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Vermonters pay tribute to those who served and sacrificed - WCAX.COM Local Vermont News, Weather and Sports-

Vermonters pay tribute to those who served and sacrificed

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RANDOLPH, Vt. -

Those who served their country but are no longer with us are remembered Friday in Randolph with flowers and tears.

Memorial Day, or Decoration Day as previous generations referred to it, used to be held May 30 every year. The shift in the late 1960s to hold the holiday on the last Monday of the month doesn't stop Vermonters from remembering the fallen again on the original date.

"That those who fell in battle are remembered. They have fought for us; our duty is to fight to make sure that they are never forgotten," said Col. Michael Heston, Vermont's deputy adjutant general.

That message resonates with Candice Rice of Stockbridge. She came to honor her parents who are buried here at the Vermont Veterans Memorial Cemetery.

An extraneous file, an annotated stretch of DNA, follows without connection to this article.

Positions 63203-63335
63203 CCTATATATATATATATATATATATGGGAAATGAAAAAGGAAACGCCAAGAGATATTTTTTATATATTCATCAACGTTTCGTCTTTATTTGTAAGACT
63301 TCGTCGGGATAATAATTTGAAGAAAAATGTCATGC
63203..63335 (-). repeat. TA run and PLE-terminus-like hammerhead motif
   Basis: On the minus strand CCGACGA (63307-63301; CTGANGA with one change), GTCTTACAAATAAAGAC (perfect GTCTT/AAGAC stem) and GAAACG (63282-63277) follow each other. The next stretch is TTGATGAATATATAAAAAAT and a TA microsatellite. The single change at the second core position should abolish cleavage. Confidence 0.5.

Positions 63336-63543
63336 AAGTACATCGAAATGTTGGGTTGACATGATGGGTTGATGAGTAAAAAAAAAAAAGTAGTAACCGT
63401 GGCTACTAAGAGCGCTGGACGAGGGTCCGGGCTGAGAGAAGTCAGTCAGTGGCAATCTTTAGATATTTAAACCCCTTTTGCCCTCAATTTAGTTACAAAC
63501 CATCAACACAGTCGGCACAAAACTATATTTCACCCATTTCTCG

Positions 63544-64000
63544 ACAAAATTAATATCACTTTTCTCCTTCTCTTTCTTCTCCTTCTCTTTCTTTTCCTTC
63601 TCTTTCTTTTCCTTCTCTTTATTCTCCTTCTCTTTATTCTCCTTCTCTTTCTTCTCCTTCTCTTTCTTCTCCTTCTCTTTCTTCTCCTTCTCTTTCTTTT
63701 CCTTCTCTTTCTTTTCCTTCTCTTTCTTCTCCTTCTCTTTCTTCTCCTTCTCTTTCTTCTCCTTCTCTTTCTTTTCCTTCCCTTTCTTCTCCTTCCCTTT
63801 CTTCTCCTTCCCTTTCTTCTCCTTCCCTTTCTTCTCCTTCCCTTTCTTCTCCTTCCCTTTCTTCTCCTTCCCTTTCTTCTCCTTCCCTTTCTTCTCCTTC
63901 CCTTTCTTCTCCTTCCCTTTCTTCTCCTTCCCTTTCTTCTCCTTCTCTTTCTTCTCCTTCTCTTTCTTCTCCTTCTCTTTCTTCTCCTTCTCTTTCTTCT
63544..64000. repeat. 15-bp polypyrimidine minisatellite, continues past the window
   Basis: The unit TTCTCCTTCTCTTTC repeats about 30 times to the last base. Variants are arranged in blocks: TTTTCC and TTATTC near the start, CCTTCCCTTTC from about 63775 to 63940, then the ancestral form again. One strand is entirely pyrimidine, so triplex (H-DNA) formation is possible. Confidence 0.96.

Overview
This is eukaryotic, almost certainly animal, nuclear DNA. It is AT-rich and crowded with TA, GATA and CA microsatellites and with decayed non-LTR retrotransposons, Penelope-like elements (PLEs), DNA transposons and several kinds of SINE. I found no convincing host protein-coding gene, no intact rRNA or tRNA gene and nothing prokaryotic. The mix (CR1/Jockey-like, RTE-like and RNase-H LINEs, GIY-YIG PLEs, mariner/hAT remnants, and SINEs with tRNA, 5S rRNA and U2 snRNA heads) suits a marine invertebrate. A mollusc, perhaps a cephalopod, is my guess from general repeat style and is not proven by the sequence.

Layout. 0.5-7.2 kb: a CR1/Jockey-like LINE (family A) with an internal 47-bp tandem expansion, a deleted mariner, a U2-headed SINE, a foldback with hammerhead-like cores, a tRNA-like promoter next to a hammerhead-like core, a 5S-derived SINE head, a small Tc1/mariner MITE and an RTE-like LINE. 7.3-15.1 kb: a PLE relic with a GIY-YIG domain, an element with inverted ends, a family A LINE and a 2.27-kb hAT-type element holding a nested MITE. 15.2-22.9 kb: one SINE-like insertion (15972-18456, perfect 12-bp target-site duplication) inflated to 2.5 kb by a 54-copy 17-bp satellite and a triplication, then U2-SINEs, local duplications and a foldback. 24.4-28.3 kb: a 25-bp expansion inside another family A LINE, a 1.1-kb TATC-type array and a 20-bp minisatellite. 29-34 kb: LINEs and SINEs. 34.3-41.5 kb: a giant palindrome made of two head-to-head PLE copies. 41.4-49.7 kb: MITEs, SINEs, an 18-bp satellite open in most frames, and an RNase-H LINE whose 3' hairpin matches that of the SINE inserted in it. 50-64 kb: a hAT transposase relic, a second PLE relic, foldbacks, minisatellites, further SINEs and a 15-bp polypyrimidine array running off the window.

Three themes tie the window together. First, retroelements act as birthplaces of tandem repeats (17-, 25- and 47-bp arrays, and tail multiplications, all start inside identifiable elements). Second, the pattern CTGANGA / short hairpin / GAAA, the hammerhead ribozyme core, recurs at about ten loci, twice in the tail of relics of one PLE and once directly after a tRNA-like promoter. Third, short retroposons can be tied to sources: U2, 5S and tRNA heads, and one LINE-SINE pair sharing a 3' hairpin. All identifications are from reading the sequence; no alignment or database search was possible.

"My husband was in Vietnam, I have two children in the military now, and it means a lot," Rice said.

"This Memorial Day is particularly emotional for me," said Gov. Peter Shumlin, D-Vermont.

The governor lost his father, who served in World War II, earlier this year. In his speech, Shumlin called for greater commitment to caring for vets when they return home.

Sen. Bernie Sanders is the chairman of the Senate Armed Services Committee and echoed those remarks.

"As a nation we have got to fully appreciate how real, how significant, how painful, the cost of war is," said Sanders, I-Vermont.

Those whose loved ones paid the ultimate price say the yearly remembrance is a fitting and moving salute.

Memorial Day's roots reach back to the Civil War. Early ceremonies only covered those who lost their lives in the war, but has since expanded to cover anyone who served and is no longer with us.

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